May be I should be more precise, and say 'No one developer owns the Domain Model...'. We all share the 'code ownership' and no one coder is responsible for the state of the domain model. Now you're probably thinking I'm going to elaborate on the fact the team I'm currently working with don't take code ownership seriously - they don't - but I'm not going to mention that. I'm talking about when you're a tech lead\coach you don't have 'first dibs' on the structure of the model and how it's implemented. To be honest in a DDD environment we don't have control over the structure of the domain model, the business do!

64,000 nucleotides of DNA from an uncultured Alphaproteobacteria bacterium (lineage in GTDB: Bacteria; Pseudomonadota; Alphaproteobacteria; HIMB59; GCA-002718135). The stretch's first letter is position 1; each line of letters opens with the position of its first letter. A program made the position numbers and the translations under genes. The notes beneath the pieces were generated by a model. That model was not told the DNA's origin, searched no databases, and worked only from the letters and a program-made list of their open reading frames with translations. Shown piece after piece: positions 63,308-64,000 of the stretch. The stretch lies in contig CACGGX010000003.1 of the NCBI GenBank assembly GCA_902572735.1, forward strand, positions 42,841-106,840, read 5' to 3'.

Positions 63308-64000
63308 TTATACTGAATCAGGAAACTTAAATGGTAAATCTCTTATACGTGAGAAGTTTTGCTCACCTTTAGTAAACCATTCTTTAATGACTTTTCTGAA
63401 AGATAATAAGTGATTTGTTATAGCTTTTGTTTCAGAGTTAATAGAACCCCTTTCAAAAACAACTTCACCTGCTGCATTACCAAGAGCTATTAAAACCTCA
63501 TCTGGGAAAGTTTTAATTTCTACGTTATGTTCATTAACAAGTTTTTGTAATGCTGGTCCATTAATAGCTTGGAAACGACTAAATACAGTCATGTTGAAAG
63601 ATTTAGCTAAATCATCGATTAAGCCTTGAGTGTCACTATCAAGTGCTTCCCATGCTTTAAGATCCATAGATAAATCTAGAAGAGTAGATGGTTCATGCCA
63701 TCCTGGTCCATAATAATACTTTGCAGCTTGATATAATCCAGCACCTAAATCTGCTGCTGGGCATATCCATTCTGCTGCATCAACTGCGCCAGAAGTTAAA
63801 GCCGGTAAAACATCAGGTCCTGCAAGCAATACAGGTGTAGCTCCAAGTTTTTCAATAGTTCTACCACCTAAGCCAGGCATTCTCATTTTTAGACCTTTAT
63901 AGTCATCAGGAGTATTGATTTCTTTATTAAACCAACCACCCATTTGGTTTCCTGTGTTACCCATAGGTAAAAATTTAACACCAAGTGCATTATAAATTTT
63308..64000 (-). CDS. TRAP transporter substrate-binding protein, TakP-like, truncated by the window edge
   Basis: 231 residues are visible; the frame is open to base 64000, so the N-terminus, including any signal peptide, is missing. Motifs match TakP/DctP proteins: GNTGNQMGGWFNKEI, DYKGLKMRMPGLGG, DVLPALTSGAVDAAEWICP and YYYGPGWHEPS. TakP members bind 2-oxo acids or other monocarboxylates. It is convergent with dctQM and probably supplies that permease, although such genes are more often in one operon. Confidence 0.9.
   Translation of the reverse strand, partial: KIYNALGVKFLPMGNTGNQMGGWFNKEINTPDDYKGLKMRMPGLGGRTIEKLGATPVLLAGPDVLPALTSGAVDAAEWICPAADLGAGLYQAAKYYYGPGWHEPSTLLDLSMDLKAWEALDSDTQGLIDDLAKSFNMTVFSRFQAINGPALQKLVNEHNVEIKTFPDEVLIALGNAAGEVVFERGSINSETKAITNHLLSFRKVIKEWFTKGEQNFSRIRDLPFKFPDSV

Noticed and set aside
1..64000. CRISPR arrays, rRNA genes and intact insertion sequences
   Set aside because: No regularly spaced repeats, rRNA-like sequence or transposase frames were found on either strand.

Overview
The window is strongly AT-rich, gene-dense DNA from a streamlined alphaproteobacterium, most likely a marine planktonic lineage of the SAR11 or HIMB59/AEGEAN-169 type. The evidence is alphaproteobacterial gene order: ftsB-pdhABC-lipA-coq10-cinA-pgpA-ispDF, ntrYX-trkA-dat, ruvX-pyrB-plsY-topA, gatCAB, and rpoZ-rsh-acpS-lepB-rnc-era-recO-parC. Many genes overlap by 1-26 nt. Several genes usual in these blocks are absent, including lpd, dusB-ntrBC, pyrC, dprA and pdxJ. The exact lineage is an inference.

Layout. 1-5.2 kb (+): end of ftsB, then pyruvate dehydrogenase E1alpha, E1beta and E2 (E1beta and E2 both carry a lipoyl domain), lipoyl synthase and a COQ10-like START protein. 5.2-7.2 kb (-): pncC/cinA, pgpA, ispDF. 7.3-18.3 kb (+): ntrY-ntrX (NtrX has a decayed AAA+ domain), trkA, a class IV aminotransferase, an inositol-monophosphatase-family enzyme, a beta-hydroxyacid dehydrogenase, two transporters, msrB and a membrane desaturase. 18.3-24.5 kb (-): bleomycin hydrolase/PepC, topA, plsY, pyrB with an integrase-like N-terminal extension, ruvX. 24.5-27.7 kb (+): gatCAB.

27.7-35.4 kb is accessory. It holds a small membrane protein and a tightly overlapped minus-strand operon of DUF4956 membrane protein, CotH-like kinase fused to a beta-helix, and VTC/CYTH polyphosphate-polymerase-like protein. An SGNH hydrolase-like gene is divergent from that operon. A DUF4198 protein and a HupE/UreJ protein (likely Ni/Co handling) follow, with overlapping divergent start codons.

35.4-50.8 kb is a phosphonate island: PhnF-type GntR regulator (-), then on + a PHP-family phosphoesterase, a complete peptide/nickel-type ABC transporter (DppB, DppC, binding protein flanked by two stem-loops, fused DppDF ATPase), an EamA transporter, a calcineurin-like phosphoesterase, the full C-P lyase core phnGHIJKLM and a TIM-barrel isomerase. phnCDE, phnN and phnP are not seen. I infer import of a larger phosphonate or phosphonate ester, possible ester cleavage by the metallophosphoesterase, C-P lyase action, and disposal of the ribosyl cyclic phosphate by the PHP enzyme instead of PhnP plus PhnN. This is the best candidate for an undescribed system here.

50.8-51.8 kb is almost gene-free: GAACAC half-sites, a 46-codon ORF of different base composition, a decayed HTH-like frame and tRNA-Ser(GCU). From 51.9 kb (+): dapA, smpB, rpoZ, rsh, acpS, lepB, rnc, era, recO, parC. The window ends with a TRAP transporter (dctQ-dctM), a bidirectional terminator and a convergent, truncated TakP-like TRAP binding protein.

So this week I realised I was living up to my pseudonym, I've been being awkward about other coders adding to the domain model, I've been worrying about what they're going to add or change. Now this is just my hang-up and I realised, how are they going to improve at modelling & design if they aren't allowed to fail. Just because other developers & management recognise you're the best coder they've got doesn't give you the right to stamp the domain model as yours.
To put it another, way by acting as the only person who can change the domain model you're creating a single point of failure and you're lowering the standards required by your team. Now this is an anti-pattern in the making and has no place on in an emerging Agile environment.